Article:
The engine a single calcium ion is electrically charged, which makes it easy to trap using electric fields. (Representational image)
The engine a single calcium ion is electrically charged, which makes it easy to trap using electric fields. (Representational image)

German Physicist create world’s smallest engine

In the future, such devices could be incorporated into other technologies in order to recycle waste heat and thus improve energy efficiency.
Berlin | By Press Trust of India
PUBLISHED ON AUG 22, 2019 04:08 PM IST

Scientists have built the world’s smallest engine -- a single calcium ion which is about ten billion times smaller than a car engine.

The research, published in the journal Physical Review Letters, explains how random fluctuations affect the operation of microscopic machines.

In the future, such devices could be incorporated into other technologies in order to recycle waste heat and thus improve energy efficiency, according to researchers led by Johannes Gutenberg University in Germany.

The engine -- a single calcium ion -- is electrically charged, which makes it easy to trap using electric fields.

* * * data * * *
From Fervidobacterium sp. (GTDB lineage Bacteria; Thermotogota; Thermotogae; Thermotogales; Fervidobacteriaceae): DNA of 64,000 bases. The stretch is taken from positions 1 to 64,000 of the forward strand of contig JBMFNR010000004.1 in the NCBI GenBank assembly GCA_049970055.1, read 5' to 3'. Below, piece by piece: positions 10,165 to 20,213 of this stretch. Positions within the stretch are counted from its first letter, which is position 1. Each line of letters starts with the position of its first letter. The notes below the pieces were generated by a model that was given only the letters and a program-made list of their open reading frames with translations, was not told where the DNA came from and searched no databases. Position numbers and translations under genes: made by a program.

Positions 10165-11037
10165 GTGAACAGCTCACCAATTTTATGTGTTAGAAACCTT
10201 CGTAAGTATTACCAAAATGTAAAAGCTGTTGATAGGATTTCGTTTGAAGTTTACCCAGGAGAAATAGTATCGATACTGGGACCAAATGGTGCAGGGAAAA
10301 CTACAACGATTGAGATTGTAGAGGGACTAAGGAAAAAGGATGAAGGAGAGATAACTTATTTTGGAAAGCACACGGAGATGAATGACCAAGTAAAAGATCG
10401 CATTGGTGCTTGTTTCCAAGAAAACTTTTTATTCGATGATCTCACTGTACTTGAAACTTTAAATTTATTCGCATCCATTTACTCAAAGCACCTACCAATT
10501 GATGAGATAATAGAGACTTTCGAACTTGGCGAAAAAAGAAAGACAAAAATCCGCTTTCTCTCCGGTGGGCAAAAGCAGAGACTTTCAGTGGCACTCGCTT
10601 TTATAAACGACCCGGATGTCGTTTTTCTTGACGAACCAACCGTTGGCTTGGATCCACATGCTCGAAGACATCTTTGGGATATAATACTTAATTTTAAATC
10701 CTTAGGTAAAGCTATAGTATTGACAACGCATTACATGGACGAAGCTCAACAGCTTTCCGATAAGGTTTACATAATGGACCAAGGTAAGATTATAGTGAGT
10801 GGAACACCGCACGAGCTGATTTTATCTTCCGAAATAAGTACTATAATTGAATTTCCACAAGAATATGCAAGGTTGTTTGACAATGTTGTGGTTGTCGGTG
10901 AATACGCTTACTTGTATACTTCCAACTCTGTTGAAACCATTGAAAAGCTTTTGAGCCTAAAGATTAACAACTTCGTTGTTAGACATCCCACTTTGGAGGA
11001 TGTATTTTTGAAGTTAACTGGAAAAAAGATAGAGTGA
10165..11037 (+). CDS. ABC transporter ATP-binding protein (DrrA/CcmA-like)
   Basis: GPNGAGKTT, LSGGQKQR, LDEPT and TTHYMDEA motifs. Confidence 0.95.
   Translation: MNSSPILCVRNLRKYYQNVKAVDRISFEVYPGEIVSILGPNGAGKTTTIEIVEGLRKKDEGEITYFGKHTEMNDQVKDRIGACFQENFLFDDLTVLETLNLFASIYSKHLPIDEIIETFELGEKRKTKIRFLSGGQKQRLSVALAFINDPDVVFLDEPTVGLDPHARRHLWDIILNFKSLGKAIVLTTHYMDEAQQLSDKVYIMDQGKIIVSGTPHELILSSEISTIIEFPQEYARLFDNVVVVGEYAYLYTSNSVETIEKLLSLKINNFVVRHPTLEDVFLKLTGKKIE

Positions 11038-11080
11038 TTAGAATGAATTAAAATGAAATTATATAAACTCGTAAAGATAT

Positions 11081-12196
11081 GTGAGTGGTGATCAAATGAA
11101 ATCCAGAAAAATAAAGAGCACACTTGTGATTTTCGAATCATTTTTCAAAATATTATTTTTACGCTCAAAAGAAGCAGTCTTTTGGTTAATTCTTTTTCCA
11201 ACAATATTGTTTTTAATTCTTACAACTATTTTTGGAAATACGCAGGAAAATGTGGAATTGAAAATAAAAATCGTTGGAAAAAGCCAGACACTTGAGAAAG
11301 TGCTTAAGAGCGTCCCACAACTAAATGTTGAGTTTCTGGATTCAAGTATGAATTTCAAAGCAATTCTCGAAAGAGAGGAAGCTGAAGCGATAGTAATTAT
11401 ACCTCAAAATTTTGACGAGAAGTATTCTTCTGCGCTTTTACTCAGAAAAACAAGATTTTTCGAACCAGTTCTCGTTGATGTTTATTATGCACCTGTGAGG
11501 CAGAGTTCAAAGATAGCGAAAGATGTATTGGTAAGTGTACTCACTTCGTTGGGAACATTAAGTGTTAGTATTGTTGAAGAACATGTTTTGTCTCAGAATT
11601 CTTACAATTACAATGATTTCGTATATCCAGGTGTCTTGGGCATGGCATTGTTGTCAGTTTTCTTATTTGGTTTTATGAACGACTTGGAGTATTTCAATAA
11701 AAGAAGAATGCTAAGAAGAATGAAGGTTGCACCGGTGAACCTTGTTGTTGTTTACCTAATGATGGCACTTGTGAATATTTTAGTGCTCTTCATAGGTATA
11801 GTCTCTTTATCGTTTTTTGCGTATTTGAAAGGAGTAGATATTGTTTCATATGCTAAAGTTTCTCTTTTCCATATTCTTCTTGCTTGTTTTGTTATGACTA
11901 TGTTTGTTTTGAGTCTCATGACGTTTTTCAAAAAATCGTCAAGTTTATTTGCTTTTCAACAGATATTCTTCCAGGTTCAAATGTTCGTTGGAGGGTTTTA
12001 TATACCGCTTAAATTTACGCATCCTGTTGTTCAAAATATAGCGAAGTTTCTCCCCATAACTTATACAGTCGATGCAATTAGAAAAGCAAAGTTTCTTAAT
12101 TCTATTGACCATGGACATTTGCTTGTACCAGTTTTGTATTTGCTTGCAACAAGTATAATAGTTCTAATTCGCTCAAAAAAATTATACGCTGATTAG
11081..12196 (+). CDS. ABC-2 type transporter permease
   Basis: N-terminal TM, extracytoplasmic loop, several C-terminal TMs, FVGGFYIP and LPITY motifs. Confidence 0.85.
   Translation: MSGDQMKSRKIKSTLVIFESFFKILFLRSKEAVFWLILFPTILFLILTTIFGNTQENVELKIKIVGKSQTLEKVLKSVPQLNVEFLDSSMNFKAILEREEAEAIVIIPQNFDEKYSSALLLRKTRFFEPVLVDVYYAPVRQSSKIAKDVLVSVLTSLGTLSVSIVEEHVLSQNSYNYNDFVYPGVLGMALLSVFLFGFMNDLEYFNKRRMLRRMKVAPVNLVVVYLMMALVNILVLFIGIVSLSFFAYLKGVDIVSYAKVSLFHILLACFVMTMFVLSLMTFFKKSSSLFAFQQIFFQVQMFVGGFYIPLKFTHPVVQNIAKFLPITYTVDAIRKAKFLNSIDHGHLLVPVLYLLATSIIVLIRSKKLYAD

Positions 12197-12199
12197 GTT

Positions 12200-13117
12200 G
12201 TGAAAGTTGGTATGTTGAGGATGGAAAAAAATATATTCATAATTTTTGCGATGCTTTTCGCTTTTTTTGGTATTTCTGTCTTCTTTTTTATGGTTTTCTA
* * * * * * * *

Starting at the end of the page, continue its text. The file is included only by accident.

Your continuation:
The working substance of the engine is the ion’s “intrinsic spin” or its angular momentum.

This spin is used to convert heat absorbed from laser beams into oscillations, or vibrations, of the trapped ion, researchers said.

These vibrations act like a “flywheel”, which captures the useful energy generated by the engine, they said.

This energy is stored in discrete units called “quanta”, as predicted by quantum mechanics.

“The flywheel allows us to actually measure the power output of an atomic-scale motor, resolving single quanta of energy, for the first time,” said Mark Mitchison from Trinity College Dublin in Ireland.

Starting the flywheel from rest -- or, more precisely, from its “ground state” (the lowest energy in quantum physics), the team observed the little engine forcing the flywheel to run faster and faster.

The state of the ion was accessible in the experiment, allowing the physicists to precisely assess the energy deposition process.

“This experiment and theory ushers in a new era for the investigation of the energetics of technologies based on quantum theory, which is a topic at the core of our group’s research,” said John Goold, Assistant Professor in Physics at Trinity.

“Heat management at the nanoscale is one of the fundamental bottlenecks for faster and more efficient computing,” Goold said.

“Understanding how thermodynamics can be applied in such microscopic settings is of paramount importance for future technologies,” he said.

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